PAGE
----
In The Iranian Revolution Then and Now, Dariush Zahedi assesses the Islamic Republic's potential for revolution through an in-depth, theoretically informed, comparative analysis of the present with 1979 pre-Revolutionary Iran. Zahedi discusses how the potential for a revolutionary coup is based on two things: the inherent defects and vulnerabilities in the regime and the coordinated actions of the social groups and individuals opposed to the regime. He also identifies two ?ideal-typical? forms of revolutionary change (the regime collapses on its own, or, the regime is overthrown). He concludes that the chances for overthrowing the present regime are moderate.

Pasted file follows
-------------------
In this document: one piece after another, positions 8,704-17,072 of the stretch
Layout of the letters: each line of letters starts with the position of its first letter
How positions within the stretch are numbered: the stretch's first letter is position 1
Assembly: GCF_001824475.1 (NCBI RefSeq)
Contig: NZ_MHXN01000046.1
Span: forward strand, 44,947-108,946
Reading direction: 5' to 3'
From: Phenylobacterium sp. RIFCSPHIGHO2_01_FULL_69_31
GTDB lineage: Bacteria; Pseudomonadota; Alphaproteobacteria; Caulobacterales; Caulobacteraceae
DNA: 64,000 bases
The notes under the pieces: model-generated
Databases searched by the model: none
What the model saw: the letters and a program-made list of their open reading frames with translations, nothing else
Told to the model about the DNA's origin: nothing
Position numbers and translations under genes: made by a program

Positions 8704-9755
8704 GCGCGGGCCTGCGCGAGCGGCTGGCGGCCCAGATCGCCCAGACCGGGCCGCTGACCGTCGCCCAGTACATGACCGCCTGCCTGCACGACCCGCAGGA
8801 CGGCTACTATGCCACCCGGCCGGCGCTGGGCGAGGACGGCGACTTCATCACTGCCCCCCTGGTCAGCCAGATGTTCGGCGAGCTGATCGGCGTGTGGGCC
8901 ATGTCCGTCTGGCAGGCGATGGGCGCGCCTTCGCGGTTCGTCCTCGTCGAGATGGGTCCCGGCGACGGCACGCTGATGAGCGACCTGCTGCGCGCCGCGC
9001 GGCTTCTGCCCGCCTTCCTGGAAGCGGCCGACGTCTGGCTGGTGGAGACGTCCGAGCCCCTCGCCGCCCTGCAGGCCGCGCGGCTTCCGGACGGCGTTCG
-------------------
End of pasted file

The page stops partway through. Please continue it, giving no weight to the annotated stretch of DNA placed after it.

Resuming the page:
Table of Contents
Introduction -- The Problem of Revolution -- The Social Underpinnings of Present-Day and Prerevolutionary Regimes: The Intelligentsia, the Clerics, and the Bazaaris -- The Social Underpinnings of the Monarchy and the Theocracy: The Business Community, the Middle Class, and the Dispossessed -- The Oppositional Forces: From Temporary Cohesion to Large-Scale Demoralization and Disorganization -- Comparing the Nature and Leadership Qualities of Prerevolutionary and Postrevolutionary Authoritarian Regimes -- Conclusion: The Problem of Revolution Revisited